Police Chief Suspended for Exposing Illegal Aliens Employed at Local Plants
A brand new report points to the legal liabilities for local government that choose to enforce Federal Immigration Laws.
What is remarkable is that the 13-page report is authored by representatives of 5 organizations: 1) American Immigration Council; 2) American Immigration Lawyers Association; 3) National Immigrant Justice Center; 4) National Immigration Law Center; and 5) Southern Poverty Law Center.
The 13 page report makes 4 major points:
- ICE detainer requests (Form I-247A) constitute a “new arrest” under the 4th Amendment of the Constitution: an additional custody of 48 h after the subject would normally be released. An ICE detainer does not provide local law enforcement with the authority they need to undertake an arrest. This is supported by a ruling in Feb. 2018 by the US District Court in California (Roy vs. County of Los Angeles), and a ruling of Massachusetts’ highest court (Lunn vs. Commonwealth).
Immigration and Nationality Act. ICE routinely cajoles local law enforcement to undertake detainer arrests, under the guise that such detainers were envisioned by Congress in the Immigration and Nationality Act. This claim, however, contradicts the historic detainer practice, which Congress codified in 1986—namely that “de-tainers” were solely intended as a tool to notify of anticipated release, not an authorization or request to continue detention.
- Each of ICE’s historical detainer options is illegal.
– “Secure Communities” initiated under Bush in 2008: information sharing between databases where every fingerprint submission to the FBI is automatically shared with ICE; ICE then conducts a cursory investigation of every individual with a reported foreign place of birth and determines whether to issue a detainer! The program led to racial profiling and resulted in countless cases of unlawful detention of American citizens. Lawsuits were filed across the country. Program discontinued November 2014.– Priority Enforcement Program (PEP): While fewer detainers were issued, the forms continued to request that local law enforcement engage in unlawful civil arrests.– Reinstatement of “Secure Communities”; March 2017 detainer policy,requiring that ICE accompany the issuance of a detainer with an “administrative warrant” signed by an ICE officer (either Form I-200 or Form I-205) and affirming probable cause of removability. Does nothing to cure local law enforcement’s lack of legal authority to make an immigration arrest. These warrants are not reviewed by a neutral magistrate to determine if they are based on probable cause as required by the Fourth Amendment, nor do they provide any evidence of suspicion of commission of a new criminal offense.– In June 2017, Sheriff Bob Gualtieri of Pinellas County, Florida, wrote to the presidents of the National Sheriffs’ Association and the Major County Sheriffs of America. He proposed that local law enforcement (1) enter into a cooperative agreement with ICE known as a 287(g) agreement; or (2) contract with ICE for the detention of non-citizens by entering into an Inter-Governmental Service Agreement (IGSA). However, local officers who wrongfully issue and enforce detainers under the 287(g) program remain liable for the constitutional and legal violations those practices entail. IGSAs are contracts between local entities and the federal government for local entities to receive payments to provide bed space, but do not give authority to local law enforcement to take people into custody.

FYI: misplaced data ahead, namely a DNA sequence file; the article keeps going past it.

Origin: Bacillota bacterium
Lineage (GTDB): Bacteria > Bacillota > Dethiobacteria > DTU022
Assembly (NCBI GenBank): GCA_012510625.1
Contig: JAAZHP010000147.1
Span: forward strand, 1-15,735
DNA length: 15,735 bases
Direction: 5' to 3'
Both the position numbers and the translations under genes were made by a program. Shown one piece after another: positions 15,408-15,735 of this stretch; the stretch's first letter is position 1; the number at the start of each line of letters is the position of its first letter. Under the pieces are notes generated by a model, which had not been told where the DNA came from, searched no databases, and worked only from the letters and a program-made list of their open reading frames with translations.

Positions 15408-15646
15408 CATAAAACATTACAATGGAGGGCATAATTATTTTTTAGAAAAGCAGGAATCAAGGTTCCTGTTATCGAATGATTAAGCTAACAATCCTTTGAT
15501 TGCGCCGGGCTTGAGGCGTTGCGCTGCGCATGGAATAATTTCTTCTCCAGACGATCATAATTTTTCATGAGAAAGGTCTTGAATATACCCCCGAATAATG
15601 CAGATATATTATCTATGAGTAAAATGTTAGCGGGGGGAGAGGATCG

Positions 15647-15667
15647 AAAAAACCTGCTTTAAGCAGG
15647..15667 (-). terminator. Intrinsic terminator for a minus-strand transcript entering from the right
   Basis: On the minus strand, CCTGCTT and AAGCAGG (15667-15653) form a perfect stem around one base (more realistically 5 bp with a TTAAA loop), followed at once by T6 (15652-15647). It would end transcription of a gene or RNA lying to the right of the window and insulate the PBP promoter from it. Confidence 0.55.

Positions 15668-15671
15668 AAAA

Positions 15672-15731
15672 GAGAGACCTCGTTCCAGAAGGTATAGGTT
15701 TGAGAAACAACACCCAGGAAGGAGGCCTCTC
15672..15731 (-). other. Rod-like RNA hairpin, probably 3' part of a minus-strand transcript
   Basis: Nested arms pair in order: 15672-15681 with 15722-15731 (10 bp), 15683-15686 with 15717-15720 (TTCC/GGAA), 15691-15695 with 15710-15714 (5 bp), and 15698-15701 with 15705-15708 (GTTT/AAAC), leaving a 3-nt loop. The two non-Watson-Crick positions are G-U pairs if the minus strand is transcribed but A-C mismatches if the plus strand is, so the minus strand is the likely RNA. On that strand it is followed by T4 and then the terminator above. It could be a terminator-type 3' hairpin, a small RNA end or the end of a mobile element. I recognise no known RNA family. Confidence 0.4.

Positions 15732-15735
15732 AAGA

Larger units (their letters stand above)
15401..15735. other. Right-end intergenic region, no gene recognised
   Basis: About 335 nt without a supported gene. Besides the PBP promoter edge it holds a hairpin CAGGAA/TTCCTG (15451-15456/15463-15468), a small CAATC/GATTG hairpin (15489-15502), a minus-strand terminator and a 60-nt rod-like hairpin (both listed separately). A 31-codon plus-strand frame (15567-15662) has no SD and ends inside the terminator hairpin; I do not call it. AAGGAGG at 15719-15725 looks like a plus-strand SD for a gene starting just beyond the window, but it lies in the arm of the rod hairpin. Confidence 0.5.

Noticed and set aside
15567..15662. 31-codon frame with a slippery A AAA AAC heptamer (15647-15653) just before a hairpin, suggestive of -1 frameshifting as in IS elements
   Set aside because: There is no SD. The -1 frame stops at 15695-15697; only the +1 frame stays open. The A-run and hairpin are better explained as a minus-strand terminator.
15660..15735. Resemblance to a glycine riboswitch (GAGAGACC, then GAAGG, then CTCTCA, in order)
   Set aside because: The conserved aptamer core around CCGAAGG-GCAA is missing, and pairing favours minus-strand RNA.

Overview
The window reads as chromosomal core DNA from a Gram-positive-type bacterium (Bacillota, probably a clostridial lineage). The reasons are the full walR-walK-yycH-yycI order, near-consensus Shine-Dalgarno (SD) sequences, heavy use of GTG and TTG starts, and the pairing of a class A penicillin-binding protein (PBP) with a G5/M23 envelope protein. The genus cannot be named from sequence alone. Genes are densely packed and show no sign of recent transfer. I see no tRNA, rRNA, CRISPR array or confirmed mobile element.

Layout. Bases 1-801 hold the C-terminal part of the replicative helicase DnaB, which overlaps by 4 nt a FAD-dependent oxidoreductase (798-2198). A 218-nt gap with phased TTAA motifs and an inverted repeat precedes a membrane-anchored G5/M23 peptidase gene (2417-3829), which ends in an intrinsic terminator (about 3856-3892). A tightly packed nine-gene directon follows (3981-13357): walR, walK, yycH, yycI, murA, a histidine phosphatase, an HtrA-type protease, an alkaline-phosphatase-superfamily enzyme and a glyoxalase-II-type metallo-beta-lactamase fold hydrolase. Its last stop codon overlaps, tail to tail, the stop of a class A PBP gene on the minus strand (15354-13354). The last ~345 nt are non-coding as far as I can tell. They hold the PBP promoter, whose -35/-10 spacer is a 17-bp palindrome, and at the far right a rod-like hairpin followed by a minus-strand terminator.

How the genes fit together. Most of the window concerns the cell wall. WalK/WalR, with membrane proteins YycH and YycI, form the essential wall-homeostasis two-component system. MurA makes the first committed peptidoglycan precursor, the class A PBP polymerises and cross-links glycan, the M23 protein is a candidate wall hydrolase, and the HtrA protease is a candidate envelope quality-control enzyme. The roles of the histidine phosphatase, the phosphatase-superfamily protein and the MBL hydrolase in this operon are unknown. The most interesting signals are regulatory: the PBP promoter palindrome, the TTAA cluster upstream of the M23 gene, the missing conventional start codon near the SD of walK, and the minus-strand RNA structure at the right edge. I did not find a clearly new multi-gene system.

– Basic Ordering Agreements & the Form I-203. (January 25, 2018) 17 county sheriffs in Florida announced a new mechanism put forward by ICE: each jurisdiction agrees to hold individuals pursuant to ICE detainers for up to 48 hours and receive a $50 reimbursement from ICE. ICE will accompany a detainer with Form I-203, an administrative form used by ICE to track those in its custody. A BOA is not a contract, and neither the BOA nor the Form I-203 obligates the jail to honor any particular detainer. ICE claims these new agreements give localities “liability protection from potential litigation”. Nothing about the BOA mitigates the constitutional problems and lack of arrest authority that accompany detainer compliance. Despite ICE claims that use of a BOA will protect localities from liability, there is no actual statute protecting the local jails from litigation and ICE has not offered to indemnify local officials.
Entanglement with ICE carries risks outside the legal realm. This is arguably the most important and threatens everyone’s security. When states and localities are, or are perceived to be, participating with ICE, immigrants and the rest of us grow increasingly afraid of local police. We all know this is happening.